Ken Heebner, who manages more than $11 billion through CGM mutual funds, says the worst is behind us — at least in terms of the economy.
Heebner's flagship CGM Focus fund was up 71 percent for the 12 months ending June 30. CGM Mutual gained a little more than 26 percent over the same time frame.
“My view is we've probably seen the weakest period of economic activity,” Heebner recently told the Boston Globe.
“The economy may not be robust in the next year, but it's seen its low point and at some point will move higher.”
He thinks the housing problem is bad, but, “I don't think this is as big a deal as everyone else does.” According to Heebner, a third of homeowners don’t have any mortgage at all, and the vast majority of Americans have at least some equity and hold fixed-rate mortgages.
The bubble and subsequent crash in home prices has also been isolated, in his opinion.
“There's only four states where they walked housing prices to Never-Never-Land, and now it's coming back to a realistic level.”
The U.S. economy “will surprise us on the upside, growing between 2 to 4 percent over the next 12 months.”
However, the story for the global economy will be the developing countries. Heebner points out that “there are 3 billion people in China, Russia, India, Brazil, and other fast-growing nations.”
There is ever increasing demand from these developing economies.
“In a nutshell, these foreign countries place a high priority on growth,” and Heebner sees investment opportunities based on that idea.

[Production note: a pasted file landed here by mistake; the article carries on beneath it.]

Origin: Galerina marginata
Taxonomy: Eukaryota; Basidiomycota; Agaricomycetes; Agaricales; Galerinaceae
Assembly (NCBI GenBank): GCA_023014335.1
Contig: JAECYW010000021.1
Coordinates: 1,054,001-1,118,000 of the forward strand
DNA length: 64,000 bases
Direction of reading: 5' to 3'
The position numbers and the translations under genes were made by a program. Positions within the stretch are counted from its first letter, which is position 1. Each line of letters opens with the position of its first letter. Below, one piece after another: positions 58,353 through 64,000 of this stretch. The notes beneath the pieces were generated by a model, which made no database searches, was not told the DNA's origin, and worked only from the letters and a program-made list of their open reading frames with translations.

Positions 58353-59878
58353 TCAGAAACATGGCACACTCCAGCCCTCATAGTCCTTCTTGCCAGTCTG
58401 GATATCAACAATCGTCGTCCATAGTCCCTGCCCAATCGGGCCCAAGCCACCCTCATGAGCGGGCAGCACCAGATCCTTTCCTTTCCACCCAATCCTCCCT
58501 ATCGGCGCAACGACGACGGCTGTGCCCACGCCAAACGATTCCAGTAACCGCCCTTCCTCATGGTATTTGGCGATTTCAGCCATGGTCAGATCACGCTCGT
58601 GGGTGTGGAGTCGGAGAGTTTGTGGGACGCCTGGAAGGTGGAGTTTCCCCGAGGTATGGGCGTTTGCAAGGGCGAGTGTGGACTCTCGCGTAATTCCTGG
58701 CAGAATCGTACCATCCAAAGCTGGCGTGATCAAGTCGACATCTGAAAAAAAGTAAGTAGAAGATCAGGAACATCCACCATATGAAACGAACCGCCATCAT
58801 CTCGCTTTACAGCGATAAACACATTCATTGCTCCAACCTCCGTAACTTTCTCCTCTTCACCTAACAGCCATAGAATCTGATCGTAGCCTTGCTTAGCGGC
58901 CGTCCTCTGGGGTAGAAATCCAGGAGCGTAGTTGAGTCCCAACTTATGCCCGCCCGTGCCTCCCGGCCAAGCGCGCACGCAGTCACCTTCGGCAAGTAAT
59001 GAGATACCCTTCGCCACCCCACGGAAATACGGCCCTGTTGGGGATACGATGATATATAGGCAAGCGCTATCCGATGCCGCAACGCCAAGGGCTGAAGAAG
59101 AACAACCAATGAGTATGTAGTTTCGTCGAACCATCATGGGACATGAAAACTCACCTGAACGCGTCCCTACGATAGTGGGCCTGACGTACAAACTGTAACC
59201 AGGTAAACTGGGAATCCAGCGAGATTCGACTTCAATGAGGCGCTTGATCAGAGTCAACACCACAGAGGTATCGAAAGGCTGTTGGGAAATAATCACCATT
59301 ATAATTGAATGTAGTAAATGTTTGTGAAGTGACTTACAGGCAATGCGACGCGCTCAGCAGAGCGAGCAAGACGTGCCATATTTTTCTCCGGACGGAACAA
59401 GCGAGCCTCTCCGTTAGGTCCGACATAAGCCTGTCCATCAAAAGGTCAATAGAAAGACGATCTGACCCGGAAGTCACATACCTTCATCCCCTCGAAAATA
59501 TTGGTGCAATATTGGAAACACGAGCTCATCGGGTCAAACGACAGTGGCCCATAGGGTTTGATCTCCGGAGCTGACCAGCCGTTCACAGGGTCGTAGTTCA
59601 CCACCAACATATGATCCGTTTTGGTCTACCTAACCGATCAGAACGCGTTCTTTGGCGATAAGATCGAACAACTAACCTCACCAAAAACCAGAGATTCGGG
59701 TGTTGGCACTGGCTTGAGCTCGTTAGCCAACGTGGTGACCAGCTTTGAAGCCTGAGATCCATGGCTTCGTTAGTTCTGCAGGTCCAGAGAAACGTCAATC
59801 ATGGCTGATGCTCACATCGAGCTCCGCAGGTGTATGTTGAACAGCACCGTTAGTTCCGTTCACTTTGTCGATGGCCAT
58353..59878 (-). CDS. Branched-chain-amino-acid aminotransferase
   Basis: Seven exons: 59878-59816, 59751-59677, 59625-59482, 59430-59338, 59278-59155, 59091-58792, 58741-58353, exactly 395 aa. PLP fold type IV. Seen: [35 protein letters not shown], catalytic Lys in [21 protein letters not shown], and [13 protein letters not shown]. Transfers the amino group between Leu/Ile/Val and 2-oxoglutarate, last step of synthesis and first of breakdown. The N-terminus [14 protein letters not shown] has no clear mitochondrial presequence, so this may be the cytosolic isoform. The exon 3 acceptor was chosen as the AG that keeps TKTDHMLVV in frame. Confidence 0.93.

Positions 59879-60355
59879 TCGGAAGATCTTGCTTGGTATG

“These people don't have the roads, the airports, the infrastructure — and the building of these creates big demand for industrial raw materials and energy in all forms.”
This may fuel inflation, and within three years, he sees inflation in the United States approaching 10 percent. Yet Heebner remains an optimist.
“In the 1970s and 1980s, when inflation was high — we made good money investing in stocks in that period.”
An inflationary environment can be challenging for investors. Heebner is looking for companies with very strong earnings growth, noting that inflation historically causes price-to-earnings ratios to decline.
Heebner is known for a hyperactive trading style. While U.S. Steel was among his biggest winners in the first half of 2008, he won’t confirm that he still owns steel makers.
“The only two stocks I've made references to [owning] in the last few months are Petrobas and Schlumberger,” he said. “I'm changing the portfolios so frequently. “
But he has a contrarian and optimistic view of the U.S. economy.
“Our natural competitive strengths, our innovation and creativity, remain unique skills in the global economy. We're going to start to export cars, we'll start to export steel.”
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